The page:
Before I go, check out the Reinventing Reno website UNR students put together with business journalist, Micki Maynard! I believe this is what the next group of NVMA would be reporting on. One of the writers even earned the Steven Martarano Best Published Article Award!

Up next: 2 book reviews and another update.

Investigative Reporting Tips from Vanity Fair’s Suzanna Andrews

Image

My data and narrative journalism professor, Alan Deutschman, introduces some really amazing and inspiring journalists to the university. I mean, these people work for big time papers and magazines.

The guest he brought to us this week grabbed my full attention and is probably my favorite guest he’s brought so far. It was Suzanna Andrews, a contributing editor to Vanity Fair, who writes features and investigative articles on business, politics, culture and crime — in her definition, her theme of writing is “abuse of power”.

She’s also written for other numerous publications such as The New York Times, GQ, Rolling Stone, and Reader’s Digest. She was also a story consultant to ABC’s “20/20”. She’s won a couple of Front Page awards for her features on Vanity Fair.

As a class assignment and in order to prepare to ask her questions, we were required to read two of her most impacting articles, Murder Most Yale and Arthur Miller’s Missing Act (I suggest you read both of them — they’re really good).

Both feature stories required so much investigation, stalking, credible information, and main sources. How did she do it all? Andrews shares her helpful investigative tips to the class and especially her experiences while writing these stories.

Murder Most Yale is a feature investigative article by Andrews based on the murder of Yale student, Suzanne Jovin, in 1998. It’s a case that is still under investigation today; they say it’s the “college version” of the Jon Benet Ramsey case. Andrews focuses the timeline of the night of the murder in her story, but mainly focuses on the people that surrounded Jovin’s life to find more information on the case.

Jovin’s story was first published in the New York Times — and Andrews said that this story “needed a lot of play”

Finding Personal Recommendations

As you may have noticed in the article, the police weren’t as involved. Andrews said with most crime stories, there will be slim chances that a reporter will get information from the police. Instead of constant calls and emails to set up interviews, Andrews recommends following them instead.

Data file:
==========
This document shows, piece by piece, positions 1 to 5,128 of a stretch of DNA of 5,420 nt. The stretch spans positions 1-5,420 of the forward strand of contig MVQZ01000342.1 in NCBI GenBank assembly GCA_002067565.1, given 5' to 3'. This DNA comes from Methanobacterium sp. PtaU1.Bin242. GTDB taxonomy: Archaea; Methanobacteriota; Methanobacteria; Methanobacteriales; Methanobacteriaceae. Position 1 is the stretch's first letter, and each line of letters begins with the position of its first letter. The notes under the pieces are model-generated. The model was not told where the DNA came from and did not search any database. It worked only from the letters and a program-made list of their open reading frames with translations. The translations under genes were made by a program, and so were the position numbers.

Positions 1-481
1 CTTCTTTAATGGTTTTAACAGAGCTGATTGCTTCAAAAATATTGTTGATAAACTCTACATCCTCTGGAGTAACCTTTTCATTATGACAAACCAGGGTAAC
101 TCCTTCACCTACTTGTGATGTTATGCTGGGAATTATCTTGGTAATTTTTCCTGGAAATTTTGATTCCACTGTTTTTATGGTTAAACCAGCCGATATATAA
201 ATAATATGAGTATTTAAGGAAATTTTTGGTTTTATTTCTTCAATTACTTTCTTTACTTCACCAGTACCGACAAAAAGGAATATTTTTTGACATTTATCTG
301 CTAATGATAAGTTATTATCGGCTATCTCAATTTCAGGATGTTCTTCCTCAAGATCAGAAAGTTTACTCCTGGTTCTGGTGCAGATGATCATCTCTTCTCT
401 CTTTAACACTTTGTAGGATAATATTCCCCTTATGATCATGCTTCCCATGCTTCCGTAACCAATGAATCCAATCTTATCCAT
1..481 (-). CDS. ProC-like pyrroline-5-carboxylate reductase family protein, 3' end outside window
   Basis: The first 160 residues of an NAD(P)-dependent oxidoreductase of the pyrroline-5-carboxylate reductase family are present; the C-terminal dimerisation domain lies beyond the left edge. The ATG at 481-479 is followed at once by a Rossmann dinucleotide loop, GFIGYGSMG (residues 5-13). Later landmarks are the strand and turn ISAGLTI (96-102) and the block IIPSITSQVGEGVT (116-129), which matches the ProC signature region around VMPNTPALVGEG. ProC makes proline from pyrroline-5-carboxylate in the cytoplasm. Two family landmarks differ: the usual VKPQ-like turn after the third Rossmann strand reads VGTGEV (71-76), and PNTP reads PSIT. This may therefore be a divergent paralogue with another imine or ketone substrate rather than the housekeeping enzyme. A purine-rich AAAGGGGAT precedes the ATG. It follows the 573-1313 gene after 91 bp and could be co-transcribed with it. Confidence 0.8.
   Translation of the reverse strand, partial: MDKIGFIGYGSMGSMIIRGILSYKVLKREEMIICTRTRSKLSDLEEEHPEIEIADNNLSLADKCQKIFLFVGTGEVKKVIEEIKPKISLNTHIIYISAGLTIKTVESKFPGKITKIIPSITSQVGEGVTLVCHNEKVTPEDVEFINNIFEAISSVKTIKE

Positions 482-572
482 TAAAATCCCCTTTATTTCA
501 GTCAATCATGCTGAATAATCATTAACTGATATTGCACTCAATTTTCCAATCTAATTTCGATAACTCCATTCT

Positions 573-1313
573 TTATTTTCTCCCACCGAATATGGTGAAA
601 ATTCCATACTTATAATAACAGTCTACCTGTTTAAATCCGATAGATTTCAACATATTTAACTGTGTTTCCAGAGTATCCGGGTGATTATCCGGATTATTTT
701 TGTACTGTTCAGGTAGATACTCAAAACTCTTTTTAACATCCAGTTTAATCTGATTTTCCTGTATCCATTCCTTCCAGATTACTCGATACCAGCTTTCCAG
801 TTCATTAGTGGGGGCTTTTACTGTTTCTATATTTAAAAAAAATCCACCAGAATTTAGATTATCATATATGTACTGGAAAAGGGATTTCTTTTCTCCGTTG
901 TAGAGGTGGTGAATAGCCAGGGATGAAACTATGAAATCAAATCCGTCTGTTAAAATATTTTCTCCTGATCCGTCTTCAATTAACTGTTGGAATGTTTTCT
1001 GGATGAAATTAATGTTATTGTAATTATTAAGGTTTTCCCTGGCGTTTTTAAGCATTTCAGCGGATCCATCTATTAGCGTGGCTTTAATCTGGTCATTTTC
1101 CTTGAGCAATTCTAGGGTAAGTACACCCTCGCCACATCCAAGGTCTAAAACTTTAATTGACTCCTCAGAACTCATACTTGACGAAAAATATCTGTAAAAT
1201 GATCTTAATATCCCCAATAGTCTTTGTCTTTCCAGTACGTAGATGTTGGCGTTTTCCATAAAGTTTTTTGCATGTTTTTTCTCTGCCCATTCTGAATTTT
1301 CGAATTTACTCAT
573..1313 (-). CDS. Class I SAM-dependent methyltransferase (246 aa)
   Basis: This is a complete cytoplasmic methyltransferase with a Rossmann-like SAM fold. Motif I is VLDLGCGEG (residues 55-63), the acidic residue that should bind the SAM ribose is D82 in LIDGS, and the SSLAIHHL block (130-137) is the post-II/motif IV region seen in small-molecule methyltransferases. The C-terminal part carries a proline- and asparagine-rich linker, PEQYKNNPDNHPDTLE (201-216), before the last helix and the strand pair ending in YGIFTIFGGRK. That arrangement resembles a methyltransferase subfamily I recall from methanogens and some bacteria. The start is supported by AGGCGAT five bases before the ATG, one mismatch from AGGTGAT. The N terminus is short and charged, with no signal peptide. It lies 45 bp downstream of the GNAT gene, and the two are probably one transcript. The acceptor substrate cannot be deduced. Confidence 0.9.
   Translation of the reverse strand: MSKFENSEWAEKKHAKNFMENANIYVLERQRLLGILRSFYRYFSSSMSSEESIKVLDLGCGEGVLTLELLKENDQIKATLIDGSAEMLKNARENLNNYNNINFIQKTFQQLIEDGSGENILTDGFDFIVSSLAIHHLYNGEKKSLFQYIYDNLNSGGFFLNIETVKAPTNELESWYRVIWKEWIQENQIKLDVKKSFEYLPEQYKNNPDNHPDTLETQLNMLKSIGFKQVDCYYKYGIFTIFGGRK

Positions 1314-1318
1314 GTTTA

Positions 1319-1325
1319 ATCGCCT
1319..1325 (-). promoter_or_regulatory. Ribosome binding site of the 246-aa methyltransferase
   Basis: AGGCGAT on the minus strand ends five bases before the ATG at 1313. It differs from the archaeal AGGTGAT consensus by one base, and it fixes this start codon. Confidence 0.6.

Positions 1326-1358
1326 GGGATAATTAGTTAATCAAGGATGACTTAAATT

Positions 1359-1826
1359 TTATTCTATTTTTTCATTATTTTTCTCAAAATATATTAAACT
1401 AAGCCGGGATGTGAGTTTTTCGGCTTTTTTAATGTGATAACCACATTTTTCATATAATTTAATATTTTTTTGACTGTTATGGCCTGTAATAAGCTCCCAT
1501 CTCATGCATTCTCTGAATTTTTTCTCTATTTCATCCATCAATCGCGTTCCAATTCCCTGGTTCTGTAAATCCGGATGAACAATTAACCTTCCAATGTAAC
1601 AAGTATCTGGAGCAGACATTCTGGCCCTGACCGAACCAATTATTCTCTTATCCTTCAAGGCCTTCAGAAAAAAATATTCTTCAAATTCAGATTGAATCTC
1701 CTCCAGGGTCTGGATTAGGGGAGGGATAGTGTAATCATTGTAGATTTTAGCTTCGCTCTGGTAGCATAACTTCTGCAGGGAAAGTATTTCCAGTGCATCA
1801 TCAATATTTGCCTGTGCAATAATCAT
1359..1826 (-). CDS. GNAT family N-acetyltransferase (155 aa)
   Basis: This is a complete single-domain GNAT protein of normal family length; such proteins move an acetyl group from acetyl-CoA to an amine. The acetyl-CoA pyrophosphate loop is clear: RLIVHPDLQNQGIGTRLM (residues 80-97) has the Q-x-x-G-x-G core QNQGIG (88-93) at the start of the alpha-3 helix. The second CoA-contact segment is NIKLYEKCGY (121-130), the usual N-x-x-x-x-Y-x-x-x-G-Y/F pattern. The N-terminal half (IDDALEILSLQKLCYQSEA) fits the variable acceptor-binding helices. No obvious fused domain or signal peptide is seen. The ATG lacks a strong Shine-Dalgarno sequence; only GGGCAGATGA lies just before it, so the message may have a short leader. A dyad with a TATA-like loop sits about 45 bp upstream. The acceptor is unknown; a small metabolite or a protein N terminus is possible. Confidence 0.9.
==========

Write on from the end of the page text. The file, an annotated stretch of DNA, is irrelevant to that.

As a semi-experienced reporter, I find it difficult how to contact the main sources I need to talk to for my stories. Some connections may not always lead you to that significant source, but apparently the ones you’d never think who would have any contact with them might actually do! Andrews said during her investigation to find Jovin’s closest friends to interview them, she gotten from a word-of-mouth that a restaurant owner nearby Yale was pretty popular among the students — they loved him. When Andrews approached him, he was able to connect her with Jovin’s friends.

Andrews said each story has source circles; you have to work your way into the hub. You start interviewing those on the outside of the circle: Aquaintinces –> Close friends –> Parents –> Suzanne.

“It gives me time to think about the story and what to collect,” Andrews said. “When I get to the center of the story, I feel like I know the story as much as they do, or better.”

If you get enough attention, your sources might come to you

Andrews said she had a difficult time getting a hold of Jovin’s parents for an interview. After attempts with a few phone calls with them, she had to end up emailing them the interview instead. During the phone calls, the mother could not stop sobbing and the father refused to talk.

“I was horrified calling the parents,” Andrews said. “It was clear to me that they were grief stricken and angry.”

Andrews said you can’t always fire questions; sometimes its best to play it off as a conversation.

“There’s that element of authenticity, too,” Andrews said. “You want to get people to talk.”

However, Jovin’s younger sister approached Andrews with a phone called and accepted an interview. Somehow, she found Andrews.

Andrews said getting in contact with James Van de Velde was one of the most difficult parts writing the story. Van de Velde was Jovin’s professor and thesis adviser, and is a suspect of her murder. Andrews said she could only get a hold of Van de Velde’s emissaries or friends. One emissary of Van de Velde’s that Andrews got to interview was a woman. Like the rest of Van de Velde’s friends, it was expected that this woman would say nothing but good words about the professor. However, Andrews said the woman had different thoughts about Van de Velde and saw him the night of the killing.

“(The story) consumed my life,” Andrews said. “It’s a psychological rage.”

Andrews said during the time of writing this feature, she played out possible scenarios in her head and timed the driving and distances within the area of where Jovin’s body was found.

Does Andrews think Van de Velde killed Jovin? She said yes, but she doesn’t have an exact reason why she was so drawn to write this story.

“I kind of wondered that myself,” Andrews said. “I felt like I was lead to it. I didn’t feel like I was going to nail the professor, but the story latches on to you.”

Andrews’ Arthur Miller’s Missing Act is based on playwright, Arthur Miller (Death Of A Salesman, The Crucible, A View From the Bridge and ex-husband of Marilyn Monroe) and the abandonment of his son, Daniel Miller, who was diagnosed with down-syndrome as an infant.    Miller cut Daniel out of his life immediately and never mentioned him when he brought up his children in books, interviews and even at his wife’s funeral. For 40 years, Daniel was kept as a secret. When Miller died in 2005, it was known to the public that he did not leave a will, but he actually did, and left Daniel a good portion of his money to last him for the rest of his lifetime.